I give credit to sports reporters and commentators. Sure, they're cliche-ridden. In addition to the usual nomenclature, this year's flavor of the tongue in football includes "makes plays" as in this player/offense/defense not only does this and that, but most importantly, they "make plays." Another favorite concerns players who are good "in space." They don't mean outer space, but in what used to be called the "open field." Or sometimes, just when not in direct contact with other bodies. And therefore the cliche of the year has to do with players capable of "making plays in space." That's good, you see.
So plenty of cliches old and new, but at the end of the day---hah, an old favorite--I give credit to sports talkers (particularly on ESPN) who still know, understand and employ the distinction between "fewer" and "less." So they describe a team as having "fewer points," or a defense that is making "fewer interceptions" this year, etc. And I also note that Keith Olbermann, sportscaster as well as political talker, observes the classical definition of "presently," meaning "soon," not "currently."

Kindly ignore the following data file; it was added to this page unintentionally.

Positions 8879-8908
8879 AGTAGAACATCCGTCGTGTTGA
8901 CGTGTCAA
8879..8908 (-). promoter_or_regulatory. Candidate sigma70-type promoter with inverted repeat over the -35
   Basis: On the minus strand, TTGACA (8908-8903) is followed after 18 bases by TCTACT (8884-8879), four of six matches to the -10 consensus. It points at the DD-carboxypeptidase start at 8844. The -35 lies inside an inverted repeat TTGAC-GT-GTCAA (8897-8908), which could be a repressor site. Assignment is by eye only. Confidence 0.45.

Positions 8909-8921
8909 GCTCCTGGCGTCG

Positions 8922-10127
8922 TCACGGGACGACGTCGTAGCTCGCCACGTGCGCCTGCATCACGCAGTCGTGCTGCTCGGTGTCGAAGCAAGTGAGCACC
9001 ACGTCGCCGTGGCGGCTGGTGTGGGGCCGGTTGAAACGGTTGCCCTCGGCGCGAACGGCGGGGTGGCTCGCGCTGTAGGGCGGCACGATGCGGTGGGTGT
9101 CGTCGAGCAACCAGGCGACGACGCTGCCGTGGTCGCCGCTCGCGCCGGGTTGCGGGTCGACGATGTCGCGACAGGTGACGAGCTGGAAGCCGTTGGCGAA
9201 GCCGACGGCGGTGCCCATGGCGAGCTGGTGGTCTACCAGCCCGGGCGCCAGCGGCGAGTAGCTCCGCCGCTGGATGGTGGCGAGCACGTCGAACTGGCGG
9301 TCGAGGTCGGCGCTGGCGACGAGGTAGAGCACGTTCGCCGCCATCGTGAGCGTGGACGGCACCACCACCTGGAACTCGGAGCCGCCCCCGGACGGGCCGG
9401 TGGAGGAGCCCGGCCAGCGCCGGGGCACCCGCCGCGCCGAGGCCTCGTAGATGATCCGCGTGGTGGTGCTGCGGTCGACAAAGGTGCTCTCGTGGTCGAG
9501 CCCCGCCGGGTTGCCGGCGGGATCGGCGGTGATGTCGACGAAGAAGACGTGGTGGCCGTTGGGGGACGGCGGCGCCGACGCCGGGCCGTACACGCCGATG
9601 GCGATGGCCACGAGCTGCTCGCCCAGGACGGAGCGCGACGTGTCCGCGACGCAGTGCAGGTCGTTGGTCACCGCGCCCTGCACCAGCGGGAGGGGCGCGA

It's not just a case of proper use of English, but of having something interesting to say. (Though they often go together.) Certain commentators, like Merle Hodge, are especially knowledgeable and informative. And I've watched Sunday Night Football on NBC even when I didn't care much about the teams playing, just for the coverage by Al Michaels and Cris Collingsworth.
Of course, there are plenty of sports talkers who talk blather, and do so incoherently. I heard one guy trying to fill time in a dull game today praise a coach for transforming a college program "singlehandedly, with a lot of help from other people." I turned him off.
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